I am looking for advice on how to manage shared code between several projects more effectively.
Currently, we have several applications that use the same common backbone of infrastructure code, from simple utilities to wrappers around larger libraries, offering our preferred ideal interfaces internally.
Currently, we have tried and used a mixture of solutions for distributing this among projects, from single large repositories to Nuget packages.
When visiting this topic late last year, the community had warned me off using Nuget as a method, and I would be interested in understanding what best-proposed methods are.
We are currently developing in C#, across a mixture of Core 3.1, framework 4.62, etc. We use TFS 2017 for version control.
At the moment, I'm considering Subtrees and Sub Modules, but I would be really keen on what people have found most effective from their experiences.
Based on feedback, as @GregBurghardt has mentioned, I am looking for more conceptual solutions or how it has worked for others rather than a specific tool for a job. I.e. what works for your organisation. What are the tradeoffs of your workflow?
I will admit that I was torn whether the question sits well here or on Stack Overflow. As I felt it was more conceptual or opinion-based, I felt it would be more home here ((apologies if it's in the wrong place!)).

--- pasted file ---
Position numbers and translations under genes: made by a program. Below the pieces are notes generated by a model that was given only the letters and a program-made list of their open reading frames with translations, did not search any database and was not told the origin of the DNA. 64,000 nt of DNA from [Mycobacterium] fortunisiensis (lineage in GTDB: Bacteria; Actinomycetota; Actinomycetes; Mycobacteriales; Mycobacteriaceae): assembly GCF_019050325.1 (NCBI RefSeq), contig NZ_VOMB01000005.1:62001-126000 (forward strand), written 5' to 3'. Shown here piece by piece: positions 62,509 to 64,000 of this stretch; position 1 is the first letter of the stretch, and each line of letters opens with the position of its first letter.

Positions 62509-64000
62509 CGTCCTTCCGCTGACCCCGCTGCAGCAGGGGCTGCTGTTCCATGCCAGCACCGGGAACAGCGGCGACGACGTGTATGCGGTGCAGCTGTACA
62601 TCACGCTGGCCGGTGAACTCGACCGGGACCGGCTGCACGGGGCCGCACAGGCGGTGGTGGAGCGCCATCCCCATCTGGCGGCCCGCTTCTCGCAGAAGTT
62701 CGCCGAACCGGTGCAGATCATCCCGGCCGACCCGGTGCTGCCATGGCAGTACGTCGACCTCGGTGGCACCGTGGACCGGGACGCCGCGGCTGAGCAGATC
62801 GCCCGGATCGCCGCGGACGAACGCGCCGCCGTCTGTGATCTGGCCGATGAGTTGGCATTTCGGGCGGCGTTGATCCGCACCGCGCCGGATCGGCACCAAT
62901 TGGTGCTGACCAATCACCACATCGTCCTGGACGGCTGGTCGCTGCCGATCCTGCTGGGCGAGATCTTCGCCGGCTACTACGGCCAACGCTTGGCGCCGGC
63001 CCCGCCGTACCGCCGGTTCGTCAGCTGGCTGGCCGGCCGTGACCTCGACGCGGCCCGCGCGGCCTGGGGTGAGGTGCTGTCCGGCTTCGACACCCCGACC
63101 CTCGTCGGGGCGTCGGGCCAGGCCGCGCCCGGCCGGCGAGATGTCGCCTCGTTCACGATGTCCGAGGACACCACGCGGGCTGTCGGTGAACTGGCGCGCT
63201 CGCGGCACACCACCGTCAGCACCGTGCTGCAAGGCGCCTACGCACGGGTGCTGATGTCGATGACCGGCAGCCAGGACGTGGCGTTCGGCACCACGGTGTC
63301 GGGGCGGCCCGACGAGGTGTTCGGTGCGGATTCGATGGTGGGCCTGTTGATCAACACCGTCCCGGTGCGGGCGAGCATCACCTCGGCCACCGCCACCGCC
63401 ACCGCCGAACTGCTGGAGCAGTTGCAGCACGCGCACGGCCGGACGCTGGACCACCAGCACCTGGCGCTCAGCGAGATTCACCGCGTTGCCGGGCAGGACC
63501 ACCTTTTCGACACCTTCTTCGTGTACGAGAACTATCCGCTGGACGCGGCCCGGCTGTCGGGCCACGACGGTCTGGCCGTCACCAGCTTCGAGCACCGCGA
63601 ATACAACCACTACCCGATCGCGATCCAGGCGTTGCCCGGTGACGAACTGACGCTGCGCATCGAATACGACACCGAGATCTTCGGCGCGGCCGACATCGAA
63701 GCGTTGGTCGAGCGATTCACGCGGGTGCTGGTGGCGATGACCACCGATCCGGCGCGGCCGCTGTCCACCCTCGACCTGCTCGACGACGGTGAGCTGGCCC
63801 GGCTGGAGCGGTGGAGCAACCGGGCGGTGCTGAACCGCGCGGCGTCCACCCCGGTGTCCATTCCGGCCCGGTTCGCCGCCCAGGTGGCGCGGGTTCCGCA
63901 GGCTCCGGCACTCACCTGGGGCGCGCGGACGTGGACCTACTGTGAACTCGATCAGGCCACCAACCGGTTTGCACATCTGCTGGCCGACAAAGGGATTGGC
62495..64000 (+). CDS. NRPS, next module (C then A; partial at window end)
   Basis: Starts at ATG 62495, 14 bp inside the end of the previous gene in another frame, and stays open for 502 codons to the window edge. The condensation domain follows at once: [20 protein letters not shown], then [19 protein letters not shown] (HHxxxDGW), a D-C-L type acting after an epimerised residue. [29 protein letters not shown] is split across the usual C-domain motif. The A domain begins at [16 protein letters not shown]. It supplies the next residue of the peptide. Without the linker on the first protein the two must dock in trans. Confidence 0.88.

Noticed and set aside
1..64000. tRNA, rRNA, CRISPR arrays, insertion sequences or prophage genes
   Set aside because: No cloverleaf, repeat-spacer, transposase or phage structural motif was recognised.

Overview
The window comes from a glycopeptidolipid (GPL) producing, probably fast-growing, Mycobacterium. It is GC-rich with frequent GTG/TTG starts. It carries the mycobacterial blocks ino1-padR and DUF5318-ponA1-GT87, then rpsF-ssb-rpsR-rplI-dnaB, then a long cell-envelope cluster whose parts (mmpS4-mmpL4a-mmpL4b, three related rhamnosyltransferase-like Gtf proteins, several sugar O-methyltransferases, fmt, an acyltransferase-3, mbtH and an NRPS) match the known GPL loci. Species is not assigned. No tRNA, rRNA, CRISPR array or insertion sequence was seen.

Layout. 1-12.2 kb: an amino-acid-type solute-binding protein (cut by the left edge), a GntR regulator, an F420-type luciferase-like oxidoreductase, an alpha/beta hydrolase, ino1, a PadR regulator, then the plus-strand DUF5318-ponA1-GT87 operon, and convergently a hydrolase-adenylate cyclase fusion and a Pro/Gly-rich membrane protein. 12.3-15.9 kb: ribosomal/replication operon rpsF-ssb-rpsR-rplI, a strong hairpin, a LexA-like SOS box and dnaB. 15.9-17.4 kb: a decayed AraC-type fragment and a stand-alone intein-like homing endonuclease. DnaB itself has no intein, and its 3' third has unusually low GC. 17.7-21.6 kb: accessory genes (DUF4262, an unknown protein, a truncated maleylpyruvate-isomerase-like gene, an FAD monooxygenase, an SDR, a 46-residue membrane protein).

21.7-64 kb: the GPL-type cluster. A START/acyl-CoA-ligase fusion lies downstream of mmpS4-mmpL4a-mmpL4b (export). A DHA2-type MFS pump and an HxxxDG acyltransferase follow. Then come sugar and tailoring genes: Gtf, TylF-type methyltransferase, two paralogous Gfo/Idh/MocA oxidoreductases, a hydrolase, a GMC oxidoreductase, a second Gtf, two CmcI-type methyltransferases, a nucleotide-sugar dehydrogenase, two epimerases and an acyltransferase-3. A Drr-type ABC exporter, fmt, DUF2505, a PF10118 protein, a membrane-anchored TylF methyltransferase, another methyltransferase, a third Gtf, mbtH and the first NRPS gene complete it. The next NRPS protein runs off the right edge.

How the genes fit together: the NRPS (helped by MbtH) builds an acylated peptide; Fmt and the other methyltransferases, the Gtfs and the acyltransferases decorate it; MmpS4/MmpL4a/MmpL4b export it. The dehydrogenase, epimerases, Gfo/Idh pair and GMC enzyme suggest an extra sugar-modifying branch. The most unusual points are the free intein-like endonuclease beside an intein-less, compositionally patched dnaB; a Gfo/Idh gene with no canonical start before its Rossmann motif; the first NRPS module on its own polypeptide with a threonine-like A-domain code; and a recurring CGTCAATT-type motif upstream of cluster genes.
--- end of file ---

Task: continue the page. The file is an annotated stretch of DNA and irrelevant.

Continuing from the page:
As for Nuget @DavidArno, On TFS 2017, we have set up a local NuGet repository, which is being used by other projects. I migrated my project into this environment, but after 'living' with Nuget workflow, it raised numerous issues. The main one is agility, whereby you want to extend or expose shared functionality quickly, you are pushed into a roundtrip of rebuilding, pushing and updating packages. At a low point, I found myself updating packages 10-20 times in a day, at a high point dreading the need to do it once in the day.
When discussing the issues I found with my workflow, the main prevailing opinion was 'that's not what Nuget is for' and don't use Nuget to distribute libraries internally.
An opinion, I'm inclined to agree now. After building a pipeline that would build, push and update packages seamlessly -the time overhead was becoming exorbitant. Full rebuilds of my project to debug something was pushing over an hour, vs sub 10mins in a single solution. Visual Studio and Rider would often throw a 'wobbly' at frequent package churn and updates in the isolated period.
I appreciate it raises wider questions over coupling, architecture - but given an example of something like a reflection library to help and assist with common jobs, there are times when you are growing the library's functional base in tandem with the task you're doing or discovering a more performant way of solving a problem in your library.
I don't believe development workflow should get in the way or deter from this process.
Obviously, there will be onlookers who have mature library x or process y. In those situations, Nuget is probably applicable. But for those who are facing fragmented codebases, duplication of common functionality between projects are likely to be in my situation where I want to bring about better unification.